UN Women will use our voice and convening power to foster an even stronger global and national commitment and coordinated action on this matter.

The UN Trust Fund to End Violence against Women, the SAFE CITIES global initiative, the Secretary-General’s UNiTE campaign, and UN Women all need increased and dedicated funding to ensure an effective response to support nations as they take action to end violence against women and girls.

UN Women plans to mount a global partnership to prevent and end violence against women involving private sector, boys and men and effectively using the media. Guiding us in this effort are the agreed conclusions adopted last year by the UN Commission on the Status of Women to prevent and end violence against women and girls. Critical and measurable achievements are needed in this area.

I call for your support and welcome your ideas for this proposal.

Distinguished delegates,

I now turn to our important work on women, peace and security and the evaluation on women’s leadership and participation in peace and security and in humanitarian response that you have before you.
Later this morning, Marco Segone, Director of Evaluation, will introduce the report with its five recommendations to you, and John Hendra, my Deputy, will respond with management comments.

This evaluation is most valuable in ensuring UN Women is strategic and effective in our work on peace and security in partnership with others.

Women in conflict situations face increasingly desperate situations as the alarming reports from Syria, Central African Republic, Afghanistan or South Sudan testify.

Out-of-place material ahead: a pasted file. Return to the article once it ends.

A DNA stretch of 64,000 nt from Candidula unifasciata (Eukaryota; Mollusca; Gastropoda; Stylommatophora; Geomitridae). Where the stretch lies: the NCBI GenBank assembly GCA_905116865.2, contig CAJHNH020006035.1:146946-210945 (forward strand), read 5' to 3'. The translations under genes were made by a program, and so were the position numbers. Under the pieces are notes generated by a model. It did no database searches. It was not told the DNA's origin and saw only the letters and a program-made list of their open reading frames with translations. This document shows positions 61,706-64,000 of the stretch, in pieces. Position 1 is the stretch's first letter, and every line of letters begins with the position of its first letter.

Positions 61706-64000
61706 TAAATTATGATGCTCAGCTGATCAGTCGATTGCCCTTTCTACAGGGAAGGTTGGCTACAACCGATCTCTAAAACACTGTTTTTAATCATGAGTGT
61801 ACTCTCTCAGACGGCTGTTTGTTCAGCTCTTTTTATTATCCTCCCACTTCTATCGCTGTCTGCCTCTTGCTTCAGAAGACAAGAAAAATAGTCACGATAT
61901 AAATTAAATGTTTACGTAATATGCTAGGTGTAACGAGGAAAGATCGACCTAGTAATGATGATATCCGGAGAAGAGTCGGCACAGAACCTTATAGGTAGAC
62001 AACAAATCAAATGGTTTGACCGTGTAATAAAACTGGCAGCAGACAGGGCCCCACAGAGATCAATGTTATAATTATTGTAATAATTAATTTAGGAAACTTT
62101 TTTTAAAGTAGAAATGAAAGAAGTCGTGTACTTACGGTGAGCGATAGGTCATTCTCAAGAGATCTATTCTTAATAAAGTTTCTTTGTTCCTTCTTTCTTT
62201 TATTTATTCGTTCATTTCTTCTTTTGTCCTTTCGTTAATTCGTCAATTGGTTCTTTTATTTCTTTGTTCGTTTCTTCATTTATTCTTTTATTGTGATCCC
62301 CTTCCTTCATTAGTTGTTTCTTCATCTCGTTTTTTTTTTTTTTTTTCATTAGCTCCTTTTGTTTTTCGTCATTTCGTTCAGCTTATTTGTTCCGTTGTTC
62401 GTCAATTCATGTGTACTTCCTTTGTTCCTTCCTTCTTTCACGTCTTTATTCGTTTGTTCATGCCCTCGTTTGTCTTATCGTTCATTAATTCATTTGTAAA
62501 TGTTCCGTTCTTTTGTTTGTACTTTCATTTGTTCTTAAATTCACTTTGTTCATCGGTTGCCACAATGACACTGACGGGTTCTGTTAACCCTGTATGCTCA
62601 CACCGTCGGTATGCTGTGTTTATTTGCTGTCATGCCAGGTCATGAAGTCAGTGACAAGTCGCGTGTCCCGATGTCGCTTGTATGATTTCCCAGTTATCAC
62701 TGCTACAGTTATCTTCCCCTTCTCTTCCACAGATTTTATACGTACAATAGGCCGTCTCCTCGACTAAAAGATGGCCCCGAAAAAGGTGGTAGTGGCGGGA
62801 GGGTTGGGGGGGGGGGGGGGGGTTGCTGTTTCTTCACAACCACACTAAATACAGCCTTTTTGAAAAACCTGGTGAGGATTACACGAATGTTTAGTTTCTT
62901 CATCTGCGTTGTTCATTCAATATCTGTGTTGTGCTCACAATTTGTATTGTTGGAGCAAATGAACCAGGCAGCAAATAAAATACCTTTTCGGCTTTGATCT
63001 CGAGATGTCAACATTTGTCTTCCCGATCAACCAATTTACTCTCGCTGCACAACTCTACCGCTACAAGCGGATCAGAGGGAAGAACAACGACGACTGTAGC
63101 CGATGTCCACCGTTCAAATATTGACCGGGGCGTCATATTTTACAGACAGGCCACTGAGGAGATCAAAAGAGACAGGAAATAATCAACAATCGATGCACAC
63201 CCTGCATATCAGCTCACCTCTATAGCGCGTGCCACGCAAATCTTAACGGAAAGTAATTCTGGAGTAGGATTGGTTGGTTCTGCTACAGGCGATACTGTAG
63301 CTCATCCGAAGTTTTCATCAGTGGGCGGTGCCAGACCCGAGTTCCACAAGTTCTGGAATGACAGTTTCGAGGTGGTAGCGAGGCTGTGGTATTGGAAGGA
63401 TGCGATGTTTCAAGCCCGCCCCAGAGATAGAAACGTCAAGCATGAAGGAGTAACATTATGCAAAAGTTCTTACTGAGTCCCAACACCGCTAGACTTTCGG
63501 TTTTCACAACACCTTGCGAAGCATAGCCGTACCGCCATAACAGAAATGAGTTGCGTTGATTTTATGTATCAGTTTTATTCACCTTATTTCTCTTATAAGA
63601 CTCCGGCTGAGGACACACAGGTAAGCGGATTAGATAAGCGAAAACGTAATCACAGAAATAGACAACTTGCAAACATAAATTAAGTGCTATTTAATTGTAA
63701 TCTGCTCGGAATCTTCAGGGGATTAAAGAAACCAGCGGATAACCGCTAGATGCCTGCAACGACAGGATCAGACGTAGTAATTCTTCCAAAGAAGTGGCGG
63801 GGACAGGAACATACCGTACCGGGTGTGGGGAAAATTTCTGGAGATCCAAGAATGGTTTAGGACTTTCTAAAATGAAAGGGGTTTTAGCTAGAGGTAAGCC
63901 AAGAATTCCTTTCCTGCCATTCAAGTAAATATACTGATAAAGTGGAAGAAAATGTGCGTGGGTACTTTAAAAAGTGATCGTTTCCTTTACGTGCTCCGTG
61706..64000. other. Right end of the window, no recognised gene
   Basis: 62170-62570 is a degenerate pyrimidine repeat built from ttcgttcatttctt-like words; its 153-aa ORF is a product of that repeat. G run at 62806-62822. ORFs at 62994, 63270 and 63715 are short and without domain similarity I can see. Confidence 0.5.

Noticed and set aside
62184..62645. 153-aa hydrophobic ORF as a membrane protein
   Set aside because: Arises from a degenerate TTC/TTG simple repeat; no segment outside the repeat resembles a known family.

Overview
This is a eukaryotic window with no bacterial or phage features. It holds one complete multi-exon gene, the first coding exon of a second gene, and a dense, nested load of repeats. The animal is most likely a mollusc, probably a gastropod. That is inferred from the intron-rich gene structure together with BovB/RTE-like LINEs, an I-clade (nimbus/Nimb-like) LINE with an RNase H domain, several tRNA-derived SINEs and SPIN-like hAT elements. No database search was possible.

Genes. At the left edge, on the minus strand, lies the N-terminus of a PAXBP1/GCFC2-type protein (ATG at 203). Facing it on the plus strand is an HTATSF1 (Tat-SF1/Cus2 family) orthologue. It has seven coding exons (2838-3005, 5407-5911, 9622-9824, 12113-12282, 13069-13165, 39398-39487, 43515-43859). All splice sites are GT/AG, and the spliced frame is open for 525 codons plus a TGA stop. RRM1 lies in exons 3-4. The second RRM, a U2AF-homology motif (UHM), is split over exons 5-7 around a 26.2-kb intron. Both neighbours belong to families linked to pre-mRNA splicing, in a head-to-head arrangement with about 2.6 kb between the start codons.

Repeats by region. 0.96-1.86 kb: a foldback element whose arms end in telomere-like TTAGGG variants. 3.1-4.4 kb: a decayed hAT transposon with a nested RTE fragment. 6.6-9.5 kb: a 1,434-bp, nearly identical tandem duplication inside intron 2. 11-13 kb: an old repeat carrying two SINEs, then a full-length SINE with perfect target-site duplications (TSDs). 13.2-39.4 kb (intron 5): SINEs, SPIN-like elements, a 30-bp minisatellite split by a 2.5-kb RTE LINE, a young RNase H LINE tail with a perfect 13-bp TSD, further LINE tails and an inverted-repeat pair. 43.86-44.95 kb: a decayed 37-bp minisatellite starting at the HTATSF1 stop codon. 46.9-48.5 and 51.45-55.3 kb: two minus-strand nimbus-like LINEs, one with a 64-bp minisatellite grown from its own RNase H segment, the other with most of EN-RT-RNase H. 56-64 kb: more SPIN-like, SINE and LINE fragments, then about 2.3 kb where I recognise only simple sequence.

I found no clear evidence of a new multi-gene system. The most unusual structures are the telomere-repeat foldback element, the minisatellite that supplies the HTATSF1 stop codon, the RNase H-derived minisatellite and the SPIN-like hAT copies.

Security Council decisions need to be implemented in every situation and we need to ensure women’s full role in promoting peace and security.

Distinguished delegates,

Later today we will brief you on UN Women’s draft humanitarian strategy.

There is rising demand for UN Women to support countries experiencing humanitarian crises, and to hold the UN system accountable for gender equality in its responses.

We welcome your views and feedback on our approach. 

Distinguished Board members,

UN Women’s work for women’s leadership and political participation remains a top priority. In the past year, we’ve worked to empower women as citizens, voters, and leaders.

And countries including Cameroon, Zimbabwe, Grenada, Kenya, and Albania have seen an increase of percentages of women in parliament.

In 2014, UN Women will respond to the multiple challenges limiting women’s political participation, from national to local level, in 61 countries. Specific work on elections is planned in 16 countries across the world.

We will also be supporting parliaments and local governments in dozens of countries to adopt and enforce gender-sensitive laws and policies. And we will support civil society in advocating to make gender equality and gender-responsive budgeting central to public policy.